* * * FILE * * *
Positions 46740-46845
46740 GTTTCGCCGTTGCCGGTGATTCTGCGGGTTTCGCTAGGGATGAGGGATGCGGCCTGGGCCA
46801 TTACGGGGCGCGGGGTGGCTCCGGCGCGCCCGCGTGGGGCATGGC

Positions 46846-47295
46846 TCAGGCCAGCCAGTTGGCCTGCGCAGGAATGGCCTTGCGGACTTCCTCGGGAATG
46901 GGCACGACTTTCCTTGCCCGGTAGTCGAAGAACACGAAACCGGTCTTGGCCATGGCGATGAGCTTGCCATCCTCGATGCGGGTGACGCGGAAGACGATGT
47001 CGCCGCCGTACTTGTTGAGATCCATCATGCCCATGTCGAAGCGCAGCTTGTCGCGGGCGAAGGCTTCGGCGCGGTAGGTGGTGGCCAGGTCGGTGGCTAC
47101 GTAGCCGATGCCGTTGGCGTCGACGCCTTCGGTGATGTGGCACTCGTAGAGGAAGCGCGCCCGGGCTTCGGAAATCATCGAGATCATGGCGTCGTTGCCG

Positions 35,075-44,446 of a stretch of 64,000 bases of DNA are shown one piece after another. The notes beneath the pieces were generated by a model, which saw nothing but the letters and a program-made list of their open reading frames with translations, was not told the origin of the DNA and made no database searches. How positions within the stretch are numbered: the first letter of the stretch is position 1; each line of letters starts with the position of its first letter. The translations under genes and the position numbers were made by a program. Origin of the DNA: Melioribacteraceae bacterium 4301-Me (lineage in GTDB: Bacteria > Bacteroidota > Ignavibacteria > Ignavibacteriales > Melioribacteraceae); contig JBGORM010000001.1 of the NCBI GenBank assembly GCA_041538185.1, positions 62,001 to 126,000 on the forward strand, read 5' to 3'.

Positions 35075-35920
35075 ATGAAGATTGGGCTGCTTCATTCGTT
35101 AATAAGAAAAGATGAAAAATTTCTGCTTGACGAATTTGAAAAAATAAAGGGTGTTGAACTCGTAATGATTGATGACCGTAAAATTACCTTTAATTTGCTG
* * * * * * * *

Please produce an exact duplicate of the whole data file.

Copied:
Positions 46740-46845
46740 GTTTCGCCGTTGCCGGTGATTCTGCGGGTTTCGCTAGGGATGAGGGATGCGGCCTGGGCCA
46801 TTACGGGGCGCGGGGTGGCTCCGGCGCGCCCGCGTGGGGCATGGC

Positions 46846-47295
46846 TCAGGCCAGCCAGTTGGCCTGCGCAGGAATGGCCTTGCGGACTTCCTCGGGAATG
46901 GGCACGACTTTCCTTGCCCGGTAGTCGAAGAACACGAAACCGGTCTTGGCCATGGCGATGAGCTTGCCATCCTCGATGCGGGTGACGCGGAAGACGATGT
47001 CGCCGCCGTACTTGTTGAGATCCATCATGCCCATGTCGAAGCGCAGCTTGTCGCGGGCGAAGGCTTCGGCGCGGTAGGTGGTGGCCAGGTCGGTGGCTAC
47101 GTAGCCGATGCCGTTGGCGTCGACGCCTTCGGTGATGTGGCACTCGTAGAGGAAGCGCGCCCGGGCTTCGGAAATCATCGAGATCATGGCGTCGTTGCCG

Positions 35,075-44,446 of a stretch of 64,000 bases of DNA are shown one piece after another. The notes beneath the pieces were generated by a model, which saw nothing but the letters and a program-made list of their open reading frames with translations, was not told the origin of the DNA and made no database searches. How positions within the stretch are numbered: the first letter of the stretch is position 1; each line of letters starts with the position of its first letter. The translations under genes and the position numbers were made by a program. Origin of the DNA: Melioribacteraceae bacterium 4301-Me (lineage in GTDB: Bacteria > Bacteroidota > Ignavibacteria > Ignavibacteriales > Melioribacteraceae); contig JBGORM010000001.1 of the NCBI GenBank assembly GCA_041538185.1, positions 62,001 to 126,000 on the forward strand, read 5' to 3'.

Positions 35075-35920
35075 ATGAAGATTGGGCTGCTTCATTCGTT
35101 AATAAGAAAAGATGAAAAATTTCTGCTTGACGAATTTGAAAAAATAAAGGGTGTTGAACTCGTAATGATTGATGACCGTAAAATTACCTTTAATTTGCTG